furniture-hasnt-lasted

 
Some outdoor furniture is designed to withstand a variety of conditions outdoors. Other pieces you may need to replace every couple of seasons, making furnishing your outdoor space an expensive and time-consuming task. Not to mention, frustrating.

3 reasons your outdoor furniture hasn’t lasted

If you’re looking at your outdoor setting only to see it’s failing under the pressures of living outdoors, understanding the reasons your furniture hasn’t lasted will help you avoid the same mistakes again.

1. You’ve selected an inferior timber

Bronte™ teak and galvanized steel outdoor dining setting
Bronte™ teak and galvanized steel outdoor dining setting

Wood is one of the more popular materials for outdoor furniture. It’s natural, raw finish adds warmth to an outdoor space and marries well with the surrounding landscape. However, if you’ve purchased a timber setting that’s rotting or cracking, it may be because you’re timber isn’t as suitable for outdoor use.

Softwoods, such as pine or cedar, are typically inexpensive but aren’t as resistant to the outdoor elements and will require covering up. If you’re looking for timber furniture that can withstand the pressures that come with outdoor usage, opt for a hardwood such as teak. Hardwoods may have a higher price tag, but are incredibly durable and won’t warp, rot or crack like softwoods are prone to.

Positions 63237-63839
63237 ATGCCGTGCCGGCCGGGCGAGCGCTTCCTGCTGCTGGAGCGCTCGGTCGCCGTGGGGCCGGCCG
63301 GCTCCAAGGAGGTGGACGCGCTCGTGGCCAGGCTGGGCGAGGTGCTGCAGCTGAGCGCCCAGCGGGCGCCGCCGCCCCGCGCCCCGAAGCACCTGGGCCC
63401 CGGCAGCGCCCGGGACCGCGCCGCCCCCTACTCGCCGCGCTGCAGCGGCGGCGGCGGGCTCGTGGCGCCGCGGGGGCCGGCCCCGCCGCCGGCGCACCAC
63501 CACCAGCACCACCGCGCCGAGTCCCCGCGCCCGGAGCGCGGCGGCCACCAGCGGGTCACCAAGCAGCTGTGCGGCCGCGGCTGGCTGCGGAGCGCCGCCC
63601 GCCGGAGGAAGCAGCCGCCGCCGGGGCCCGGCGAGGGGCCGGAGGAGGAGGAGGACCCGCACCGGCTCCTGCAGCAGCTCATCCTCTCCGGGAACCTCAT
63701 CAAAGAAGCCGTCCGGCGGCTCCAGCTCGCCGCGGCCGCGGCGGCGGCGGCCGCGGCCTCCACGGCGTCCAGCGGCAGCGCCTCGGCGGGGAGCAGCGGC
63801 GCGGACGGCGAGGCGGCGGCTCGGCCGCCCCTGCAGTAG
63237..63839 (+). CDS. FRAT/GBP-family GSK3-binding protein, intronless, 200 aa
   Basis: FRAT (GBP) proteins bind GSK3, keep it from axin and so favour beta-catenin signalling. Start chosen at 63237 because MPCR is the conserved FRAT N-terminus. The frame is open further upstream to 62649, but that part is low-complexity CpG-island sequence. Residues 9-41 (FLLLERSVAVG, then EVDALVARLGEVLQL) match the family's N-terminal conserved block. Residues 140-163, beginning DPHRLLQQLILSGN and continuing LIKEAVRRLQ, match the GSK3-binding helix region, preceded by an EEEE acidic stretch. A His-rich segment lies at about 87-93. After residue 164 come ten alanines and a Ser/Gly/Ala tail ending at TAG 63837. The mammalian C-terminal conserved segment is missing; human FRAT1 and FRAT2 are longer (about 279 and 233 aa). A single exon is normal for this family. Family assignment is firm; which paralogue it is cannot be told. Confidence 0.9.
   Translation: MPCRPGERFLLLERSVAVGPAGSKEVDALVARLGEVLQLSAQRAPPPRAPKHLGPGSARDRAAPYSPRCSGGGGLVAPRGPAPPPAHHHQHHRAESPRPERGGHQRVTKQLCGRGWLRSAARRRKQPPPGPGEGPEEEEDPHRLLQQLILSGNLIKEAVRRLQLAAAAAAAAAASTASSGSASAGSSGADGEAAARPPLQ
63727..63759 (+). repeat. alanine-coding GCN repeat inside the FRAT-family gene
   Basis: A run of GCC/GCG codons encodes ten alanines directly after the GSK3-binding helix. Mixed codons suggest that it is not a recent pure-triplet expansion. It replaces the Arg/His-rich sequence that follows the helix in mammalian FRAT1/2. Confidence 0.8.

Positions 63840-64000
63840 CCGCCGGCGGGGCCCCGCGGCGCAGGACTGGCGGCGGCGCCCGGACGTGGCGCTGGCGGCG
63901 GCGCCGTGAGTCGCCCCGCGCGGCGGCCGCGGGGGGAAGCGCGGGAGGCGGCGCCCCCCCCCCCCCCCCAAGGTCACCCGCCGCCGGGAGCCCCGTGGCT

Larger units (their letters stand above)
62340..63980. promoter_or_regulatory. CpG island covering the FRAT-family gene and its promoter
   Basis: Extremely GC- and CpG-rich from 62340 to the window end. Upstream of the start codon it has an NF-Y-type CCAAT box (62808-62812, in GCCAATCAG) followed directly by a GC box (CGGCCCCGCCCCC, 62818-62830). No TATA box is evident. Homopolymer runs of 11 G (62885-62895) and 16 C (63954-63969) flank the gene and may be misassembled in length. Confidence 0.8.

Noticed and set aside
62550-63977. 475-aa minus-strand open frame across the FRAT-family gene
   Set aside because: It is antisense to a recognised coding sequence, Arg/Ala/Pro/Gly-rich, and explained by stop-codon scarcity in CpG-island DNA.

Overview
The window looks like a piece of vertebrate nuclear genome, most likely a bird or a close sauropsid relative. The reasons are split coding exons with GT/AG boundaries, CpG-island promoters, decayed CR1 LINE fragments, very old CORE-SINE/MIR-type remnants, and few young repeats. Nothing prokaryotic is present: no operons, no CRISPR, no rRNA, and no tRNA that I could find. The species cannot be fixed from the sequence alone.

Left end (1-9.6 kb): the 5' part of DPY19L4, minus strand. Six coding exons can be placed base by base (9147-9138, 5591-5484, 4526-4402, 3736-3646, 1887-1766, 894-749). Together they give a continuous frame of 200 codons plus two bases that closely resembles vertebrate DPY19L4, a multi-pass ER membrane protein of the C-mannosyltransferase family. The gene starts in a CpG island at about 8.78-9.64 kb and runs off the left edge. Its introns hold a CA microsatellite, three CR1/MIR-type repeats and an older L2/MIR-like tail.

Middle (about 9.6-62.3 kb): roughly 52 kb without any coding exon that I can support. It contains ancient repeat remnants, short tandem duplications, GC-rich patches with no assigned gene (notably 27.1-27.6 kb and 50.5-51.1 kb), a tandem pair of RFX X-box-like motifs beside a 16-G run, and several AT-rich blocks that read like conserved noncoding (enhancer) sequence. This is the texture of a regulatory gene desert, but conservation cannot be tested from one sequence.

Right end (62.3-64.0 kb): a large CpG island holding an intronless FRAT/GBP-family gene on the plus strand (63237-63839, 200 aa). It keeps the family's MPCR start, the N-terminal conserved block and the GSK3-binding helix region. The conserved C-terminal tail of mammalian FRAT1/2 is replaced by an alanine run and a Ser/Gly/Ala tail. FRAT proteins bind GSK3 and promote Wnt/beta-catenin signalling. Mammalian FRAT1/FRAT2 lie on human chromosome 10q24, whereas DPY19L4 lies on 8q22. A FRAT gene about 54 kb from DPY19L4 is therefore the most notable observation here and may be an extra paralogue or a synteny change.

2. The componentry is of poor quality

Detail of the Albany outdoor dining table
Detail of the Albany outdoor dining table

Focusing on the finer details when buying outdoor furniture is important if you’re seeking longevity. High-quality componentry will greatly determine how long the furniture lasts, especially if you’re placing it in a completely exposed area or a harsh environment such as a coastal property.

Zero in on details such as the welding and the material of the screws and bolts. Asking questions about the joinery will help you avoid the nasty surprise of furniture falling apart just as the weather gets warmer. Be sure to advise the team of where you’re placing the furniture so they can help you choose the right pieces for your outdoor space.

3. Foam cushions don’t allow for drainage

Balsa™ outdoor lounges
Balsa™ outdoor lounges

One of the most common complaints about upholstered outdoor furniture is moulding fabric and cushions. It’s important for those pieces of furniture that are exposed to the exterior elements more regularly that it is made of cushions that allow for drainage. Think quick dry foam that won’t go mouldy covered in UV resistant quality fabric.

If you’re placing outdoor furniture in a location that is regularly exposed to rain and sunshine, we recommend reticulate foam cushions that have less Dacron wrap. This will aid adequate drainage. In spaces which are partially undercover, you have more flexibility to choose a plush sofa with Dacron wrapped foam.

Regardless of where you position your outdoor furniture, a little care goes a long way. If you can choose a hardier piece with reticulated foam, it’s likely to be more durable. We suggest at times when your furniture is exposed to rain, you tip it on its side to allow the water to run out of the cushions.

Feature image: Eco Outdoor Jan Jac Dining Table